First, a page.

Sisi Cuts Short Visit to African Union Summit Following Sinai Attacks

Sinai Province has claimed responsibility for a series of attacks in North Sinai that killed up to 32 people and injured over a hundred others.

FRANCE-DIPLOMACY-EGYPT
FRANCE-DIPLOMACY-EGYPT
Egyptian President Abdel-Fattah al-Sisi, gives a joint statement with French President Francois Hollande (unseen) at the Elysee Palace, on November 26, 2014, in Paris. Egypt's president began a two-day trip to France, the second leg of a first European tour aimed at bringing Egypt out of the diplomatic cold after he oversaw a crackdown that damaged Cairo's international reputation. AFP PHOTO/ ALAIN JOCARD (Photo credit should read ALAIN JOCARD/AFP/Getty Images)

Sinai Province has claimed responsibility for a series of attacks in North Sinai that killed up to 32 people and injured over a hundred others. The militant group Ansar Bayt al-Maqdis changed its name to Sinai Province after it pledged allegiance to the Islamic State group in November. On Thursday, the militants carried out car bombings and mortar strikes around al-Arish and Rafah targeting security facilities. The violence was the worst in the Sinai since an assault on a military checkpoint on Oct. 24 that killed at least 31 people. Following that attack, the Egyptian military stepped up a security crackdown in the region, demolishing homes and displacing over 1,000 families to create a buffer zone along the border with Gaza to curtail weapons smuggling. Egyptian President Abdel Fattah al-Sisi planned to cut his visit to Ethiopia for the African Union summit meeting short following the attacks to return to Cairo Friday.

Sinai Province has claimed responsibility for a series of attacks in North Sinai that killed up to 32 people and injured over a hundred others. The militant group Ansar Bayt al-Maqdis changed its name to Sinai Province after it pledged allegiance to the Islamic State group in November. On Thursday, the militants carried out car bombings and mortar strikes around al-Arish and Rafah targeting security facilities. The violence was the worst in the Sinai since an assault on a military checkpoint on Oct. 24 that killed at least 31 people. Following that attack, the Egyptian military stepped up a security crackdown in the region, demolishing homes and displacing over 1,000 families to create a buffer zone along the border with Gaza to curtail weapons smuggling. Egyptian President Abdel Fattah al-Sisi planned to cut his visit to Ethiopia for the African Union summit meeting short following the attacks to return to Cairo Friday.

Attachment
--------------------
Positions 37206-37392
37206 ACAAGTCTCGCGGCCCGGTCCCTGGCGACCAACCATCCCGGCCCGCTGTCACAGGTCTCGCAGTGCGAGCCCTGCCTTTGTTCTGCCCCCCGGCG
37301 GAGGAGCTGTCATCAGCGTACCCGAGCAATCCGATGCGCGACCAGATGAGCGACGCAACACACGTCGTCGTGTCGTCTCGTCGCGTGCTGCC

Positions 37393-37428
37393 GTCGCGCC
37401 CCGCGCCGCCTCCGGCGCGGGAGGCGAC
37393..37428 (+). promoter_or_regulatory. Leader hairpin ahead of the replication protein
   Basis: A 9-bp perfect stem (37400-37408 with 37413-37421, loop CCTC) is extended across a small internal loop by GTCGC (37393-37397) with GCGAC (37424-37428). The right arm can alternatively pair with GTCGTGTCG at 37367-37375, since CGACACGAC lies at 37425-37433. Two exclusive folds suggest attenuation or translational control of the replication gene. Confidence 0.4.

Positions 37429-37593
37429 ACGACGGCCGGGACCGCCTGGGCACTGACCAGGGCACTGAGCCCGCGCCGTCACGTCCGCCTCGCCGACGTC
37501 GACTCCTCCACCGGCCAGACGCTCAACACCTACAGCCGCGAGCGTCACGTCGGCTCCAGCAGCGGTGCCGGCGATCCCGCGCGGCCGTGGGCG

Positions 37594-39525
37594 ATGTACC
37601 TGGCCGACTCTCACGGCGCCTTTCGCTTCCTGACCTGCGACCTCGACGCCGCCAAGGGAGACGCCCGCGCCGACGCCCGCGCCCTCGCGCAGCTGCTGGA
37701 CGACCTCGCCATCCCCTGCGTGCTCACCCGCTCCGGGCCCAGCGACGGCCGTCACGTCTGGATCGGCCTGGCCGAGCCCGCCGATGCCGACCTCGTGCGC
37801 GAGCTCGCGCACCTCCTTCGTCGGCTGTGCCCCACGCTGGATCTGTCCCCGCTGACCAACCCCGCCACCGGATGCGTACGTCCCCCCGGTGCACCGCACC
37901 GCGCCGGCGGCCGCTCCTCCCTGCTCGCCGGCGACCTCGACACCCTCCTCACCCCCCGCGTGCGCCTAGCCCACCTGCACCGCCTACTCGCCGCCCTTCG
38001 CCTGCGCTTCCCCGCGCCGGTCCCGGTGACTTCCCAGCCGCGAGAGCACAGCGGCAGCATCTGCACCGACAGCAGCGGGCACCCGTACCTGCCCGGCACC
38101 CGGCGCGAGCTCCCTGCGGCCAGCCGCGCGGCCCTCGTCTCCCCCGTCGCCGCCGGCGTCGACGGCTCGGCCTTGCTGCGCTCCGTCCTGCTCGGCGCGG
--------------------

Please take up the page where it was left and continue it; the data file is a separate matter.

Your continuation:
Syria-Iraq

Clashes between al-Nusra Front and the Western-backed Hazzm movement have spread from Syria’s Aleppo province into Idlib. Al-Nusra Front seized territory from the Hazzm movement, where it had additionally expelled opposition fighters from many positions in October. Meanwhile, bombings in Baghdad and the city of Samarra, north of the capital, killed at least 18 people in Iraq Friday. Additionally, Islamic State militants attacked Kurdish forces in four districts southwest of the city of Kirkuk Friday morning. Up to nine Kurdish forces were reported killed in the clashes, including senior commander Brigadier General Shirko Fatih. In an interview Thursday, Kurdish Prime Minister Nechirvan Barzani said recent coalition victories against Islamic State fighters have contained the militants, but he warned the U.S.-led efforts are inadequate.

Headlines

Arguments and Analysis

Why Stabilizing Libya is so Hard’ (Wayne White, LobeLog)

“For its part, the rival GNC/LD alliance has consolidated the gains it made driving last month far to the east of Tripoli toward Libya’s biggest oil export terminals of es-Sider and Ras Lanuf. A tribe affiliated with the Tripoli government reportedly now controls the desert oilfields that supply these terminals. Although the HOR still holds the terminals, these moves place LD forces on the doorstep of the HOR’s area of influence. Still, if Haftar finally has the ASL and its extremist allies on the run, he could concentrate more forces against LD in this contested area.